The Shotover K1 six-axis-stabilized aerial mount, the waterproof Hydrascope telescoping camera crane, Side Effects Software’s Houdini VFX toolset, Foundry’s Nuke compositing system, Pixar’s Presto and Premo animation systems, ILM’s BlockParty procedural rigging system, and the Rhythm & Hues Construction Kit rigging system are among the achievements to be honored next month by the Academy of Motion Picture Arts and Sciences (AMPAS).

AMPAS today finalized the 10 scientific and technical achievements that will be recognized at the annual Scientific and Technical Awards Presentation, set for Saturday, February 10, at the Beverly Wilshire in Beverly Hills.

Additionally, AMPAS said, its Gordon E. Sawyer Oscar will be given to VFX veteran and traveling matte photography expert Jonathan Erland, a founder and fellow of the Visual Effects Society who, as an AMPAS steering committee chair, helped establish the Academy’s visual effects branch.

“This year we are happy to honor a very international group of technologists for their innovative and outstanding accomplishments,” said Ray Feeney, chair of the AMPAS Scientific and Technical Awards Committee, in a prepared statement. “These individuals have significantly contributed to the ongoing evolution of motion pictures, and their efforts continue to empower the creativity of our industry.”

Here is the full list of honorees as provided by the Academy:


To Jason Smith and Jeff White for the original design, and to Rachel Rose and Mike Jutan for the architecture and engineering, of the BlockParty procedural rigging system at Industrial Light & Magic.

BlockParty streamlines the rigging process through a comprehensive connection framework, a novel graphical user interface, and volumetric rig transfer, which has enabled ILM to build richly detailed and unique creatures while greatly improving artist productivity.

To Joe Mancewicz, Matt Derksen and Hans Rijpkema for the design, architecture and implementation of the Rhythm & Hues Construction Kit rigging system.

This toolset provides a novel approach to character rigging that features topological independence, continuously editable rigs and deformation workflows with shape-preserving surface relaxation, enabling fifteen years of improvements to production efficiency and animation quality.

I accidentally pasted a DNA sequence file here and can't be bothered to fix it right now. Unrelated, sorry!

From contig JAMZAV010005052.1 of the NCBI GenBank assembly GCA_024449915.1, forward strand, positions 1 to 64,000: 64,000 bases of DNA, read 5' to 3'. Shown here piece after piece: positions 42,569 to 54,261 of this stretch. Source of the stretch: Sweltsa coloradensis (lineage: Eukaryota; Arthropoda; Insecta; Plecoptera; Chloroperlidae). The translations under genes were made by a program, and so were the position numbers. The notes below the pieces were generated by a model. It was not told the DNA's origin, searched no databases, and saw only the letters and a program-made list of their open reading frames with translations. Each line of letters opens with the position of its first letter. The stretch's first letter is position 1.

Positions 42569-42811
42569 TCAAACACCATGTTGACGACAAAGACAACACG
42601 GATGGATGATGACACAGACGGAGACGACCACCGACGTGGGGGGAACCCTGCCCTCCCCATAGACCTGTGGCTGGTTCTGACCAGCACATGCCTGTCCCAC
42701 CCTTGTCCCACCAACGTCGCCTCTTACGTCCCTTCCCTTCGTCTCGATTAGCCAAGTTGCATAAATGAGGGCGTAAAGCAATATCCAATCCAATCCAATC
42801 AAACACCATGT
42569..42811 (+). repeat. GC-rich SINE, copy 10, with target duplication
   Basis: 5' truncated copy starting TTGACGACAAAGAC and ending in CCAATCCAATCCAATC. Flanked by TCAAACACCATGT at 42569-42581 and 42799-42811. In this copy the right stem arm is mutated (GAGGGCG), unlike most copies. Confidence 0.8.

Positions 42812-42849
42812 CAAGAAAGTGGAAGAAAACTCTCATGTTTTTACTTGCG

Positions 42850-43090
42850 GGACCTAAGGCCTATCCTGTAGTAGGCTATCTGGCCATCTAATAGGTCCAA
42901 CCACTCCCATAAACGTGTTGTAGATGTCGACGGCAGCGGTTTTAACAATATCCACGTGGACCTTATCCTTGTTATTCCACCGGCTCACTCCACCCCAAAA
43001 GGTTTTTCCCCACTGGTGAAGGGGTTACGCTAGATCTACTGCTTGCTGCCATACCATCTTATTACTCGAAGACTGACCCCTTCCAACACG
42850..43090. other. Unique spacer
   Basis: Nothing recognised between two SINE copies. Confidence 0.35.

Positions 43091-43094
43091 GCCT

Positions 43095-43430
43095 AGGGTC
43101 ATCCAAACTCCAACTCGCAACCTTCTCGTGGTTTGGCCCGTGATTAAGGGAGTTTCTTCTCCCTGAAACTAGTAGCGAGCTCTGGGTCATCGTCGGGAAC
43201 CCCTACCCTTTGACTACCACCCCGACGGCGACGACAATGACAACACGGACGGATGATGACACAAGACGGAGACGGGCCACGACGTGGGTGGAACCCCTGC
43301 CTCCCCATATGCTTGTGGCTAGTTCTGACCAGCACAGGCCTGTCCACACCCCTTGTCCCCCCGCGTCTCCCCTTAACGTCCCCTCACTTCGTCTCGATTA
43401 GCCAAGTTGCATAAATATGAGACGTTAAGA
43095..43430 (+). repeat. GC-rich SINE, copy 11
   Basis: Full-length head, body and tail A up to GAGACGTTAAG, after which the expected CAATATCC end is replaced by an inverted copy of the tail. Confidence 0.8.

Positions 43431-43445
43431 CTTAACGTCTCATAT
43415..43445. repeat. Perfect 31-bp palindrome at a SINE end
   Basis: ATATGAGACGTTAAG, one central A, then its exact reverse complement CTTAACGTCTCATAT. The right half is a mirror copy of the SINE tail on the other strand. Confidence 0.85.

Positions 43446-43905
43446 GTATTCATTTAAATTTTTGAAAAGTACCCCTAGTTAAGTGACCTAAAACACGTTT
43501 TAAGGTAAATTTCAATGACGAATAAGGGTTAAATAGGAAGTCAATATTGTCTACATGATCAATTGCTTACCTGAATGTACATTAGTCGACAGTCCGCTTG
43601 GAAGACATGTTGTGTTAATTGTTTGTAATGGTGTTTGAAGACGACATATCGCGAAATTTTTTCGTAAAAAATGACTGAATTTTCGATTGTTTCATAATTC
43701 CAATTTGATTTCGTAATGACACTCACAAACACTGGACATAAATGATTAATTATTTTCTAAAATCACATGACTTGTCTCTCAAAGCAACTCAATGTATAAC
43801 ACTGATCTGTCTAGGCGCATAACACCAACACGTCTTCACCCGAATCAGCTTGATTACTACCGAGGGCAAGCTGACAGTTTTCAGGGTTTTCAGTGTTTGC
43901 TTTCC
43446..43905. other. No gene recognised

To Alex Powell for the design and engineering, to Jason Reisig for the interaction design, and to Martin Watt and Alex Wells for the high-performance execution engine of the Premo character animation system at DreamWorks Animation.

Premo’s speed and simplicity enable animators to pose full-resolution characters in representative shot context, significantly increasing their productivity.

To Rob Jensen for the foundational design and continued development, to Thomas Hahn for the animation toolset, and to George ElKoura, Adam Woodbury and Dirk Van Gelder for the high-performance execution engine of the Presto Animation System at Pixar Animation Studios.

Presto allows artists to work interactively in scene context with full-resolution geometric models and sophisticated rig controls, and has significantly increased the productivity of character animators at Pixar.


To John Coyle, Brad Hurndell, Vikas Sathaye and Shane Buckham for the concept, design, engineering and implementation of the Shotover K1 Camera System.

This innovative six-axis stabilized aerial camera mount, with its enhanced ability to frame shots while looking straight down, enables greater creative freedom while allowing pilots to fly more effectively and safely.

To Jeff Lait, Mark Tucker, Cristin Barghiel and John Lynch for their contributions to the design and architecture of the Houdini visual effects and animation system.

Houdini’s dynamics framework and workflow management tools have helped it become the industry standard for bringing natural phenomena, destruction and other digital effects to the screen.

To Bill Spitzak and Jonathan Egstad for the visionary design, development and stewardship of the Nuke compositing system.

Built for production at Digital Domain, Nuke has become a ubiquitous and flexible tool used across the motion picture industry, enabling novel and sophisticated workflows at an unprecedented scale.

To Abigail Brady, Jon Wadelton and Jerry Huxtable for their significant contributions to the architecture and extensibility of the Nuke compositing system.

Expanded as a commercial product at The Foundry, Nuke is a comprehensive, versatile and stable system that has established itself as the backbone of compositing and image processing pipelines across the motion picture industry.

To Leonard Chapman for the overall concept, design and development, to Stanislav Gorbatov for the electronic system design, and to David Gasparian and Souhail Issa for the mechanical design and integration of the Hydrascope telescoping camera crane systems.

With its fully waterproof construction, the Hydrascope has greatly advanced crane technology and versatility by enabling precise long-travel multi-axis camera movement in, out of and through fresh or salt water.


To Mark Elendt and Side Effects Software for the creation and development of the Houdini visual effects and animation system.

With more than twenty years of continual innovation, Houdini has delivered the power of procedural methods to visual effects artists, making it the industry standard for bringing natural phenomena, destruction and other digital effects to the screen.


Jonathan Erland

Presented to an individual in the motion picture industry whose technological contributions have brought credit to the industry.